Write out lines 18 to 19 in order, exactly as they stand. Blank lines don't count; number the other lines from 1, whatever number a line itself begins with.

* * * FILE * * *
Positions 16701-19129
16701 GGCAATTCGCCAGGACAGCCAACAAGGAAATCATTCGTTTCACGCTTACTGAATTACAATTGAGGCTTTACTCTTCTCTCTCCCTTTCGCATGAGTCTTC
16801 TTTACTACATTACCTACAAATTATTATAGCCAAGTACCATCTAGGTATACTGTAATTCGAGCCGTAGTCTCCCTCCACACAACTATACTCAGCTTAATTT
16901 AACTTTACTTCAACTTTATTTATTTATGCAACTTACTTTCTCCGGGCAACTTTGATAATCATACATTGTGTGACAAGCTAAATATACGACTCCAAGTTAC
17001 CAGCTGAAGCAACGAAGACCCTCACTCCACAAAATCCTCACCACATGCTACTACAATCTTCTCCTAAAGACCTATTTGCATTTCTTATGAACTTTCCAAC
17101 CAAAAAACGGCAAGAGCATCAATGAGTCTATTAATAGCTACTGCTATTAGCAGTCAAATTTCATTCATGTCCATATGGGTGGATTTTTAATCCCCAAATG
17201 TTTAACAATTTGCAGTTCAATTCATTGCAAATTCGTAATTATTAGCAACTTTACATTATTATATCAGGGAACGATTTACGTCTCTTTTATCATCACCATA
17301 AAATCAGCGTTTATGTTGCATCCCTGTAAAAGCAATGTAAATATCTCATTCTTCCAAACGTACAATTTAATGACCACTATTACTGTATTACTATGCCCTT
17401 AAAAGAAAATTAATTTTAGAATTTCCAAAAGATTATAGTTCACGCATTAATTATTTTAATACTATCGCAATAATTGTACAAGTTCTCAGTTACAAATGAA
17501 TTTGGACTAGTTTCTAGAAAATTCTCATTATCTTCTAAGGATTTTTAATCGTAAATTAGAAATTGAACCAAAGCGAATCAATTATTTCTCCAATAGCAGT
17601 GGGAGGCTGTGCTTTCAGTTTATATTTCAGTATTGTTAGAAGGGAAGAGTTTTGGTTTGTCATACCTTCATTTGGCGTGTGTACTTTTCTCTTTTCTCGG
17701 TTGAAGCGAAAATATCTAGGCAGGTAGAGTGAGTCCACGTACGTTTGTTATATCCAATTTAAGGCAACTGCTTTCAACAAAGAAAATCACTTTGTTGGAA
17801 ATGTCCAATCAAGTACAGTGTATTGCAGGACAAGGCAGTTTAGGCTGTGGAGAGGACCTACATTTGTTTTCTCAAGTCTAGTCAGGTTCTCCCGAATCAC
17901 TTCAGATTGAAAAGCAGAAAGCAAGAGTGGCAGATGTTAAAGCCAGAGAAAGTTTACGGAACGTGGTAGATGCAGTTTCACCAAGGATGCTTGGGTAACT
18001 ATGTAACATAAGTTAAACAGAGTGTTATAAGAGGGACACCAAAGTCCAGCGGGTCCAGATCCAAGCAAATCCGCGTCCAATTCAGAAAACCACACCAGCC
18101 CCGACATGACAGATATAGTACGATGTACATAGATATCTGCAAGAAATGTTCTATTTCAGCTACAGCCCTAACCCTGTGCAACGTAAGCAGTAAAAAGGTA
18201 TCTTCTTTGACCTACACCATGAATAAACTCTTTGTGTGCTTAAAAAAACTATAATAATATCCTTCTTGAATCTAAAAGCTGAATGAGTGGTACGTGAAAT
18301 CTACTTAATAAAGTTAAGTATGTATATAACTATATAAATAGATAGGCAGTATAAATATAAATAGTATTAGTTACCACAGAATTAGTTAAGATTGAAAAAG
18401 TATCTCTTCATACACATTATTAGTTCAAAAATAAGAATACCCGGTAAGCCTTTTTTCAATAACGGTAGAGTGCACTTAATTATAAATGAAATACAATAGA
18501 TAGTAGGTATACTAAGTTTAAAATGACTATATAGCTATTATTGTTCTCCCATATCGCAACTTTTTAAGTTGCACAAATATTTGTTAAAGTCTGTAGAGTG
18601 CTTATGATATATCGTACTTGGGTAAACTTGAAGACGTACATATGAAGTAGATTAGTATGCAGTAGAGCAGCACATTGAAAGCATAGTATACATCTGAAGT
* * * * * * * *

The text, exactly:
18301 CTACTTAATAAAGTTAAGTATGTATATAACTATATAAATAGATAGGCAGTATAAATATAAATAGTATTAGTTACCACAGAATTAGTTAAGATTGAAAAAG
18401 TATCTCTTCATACACATTATTAGTTCAAAAATAAGAATACCCGGTAAGCCTTTTTTCAATAACGGTAGAGTGCACTTAATTATAAATGAAATACAATAGA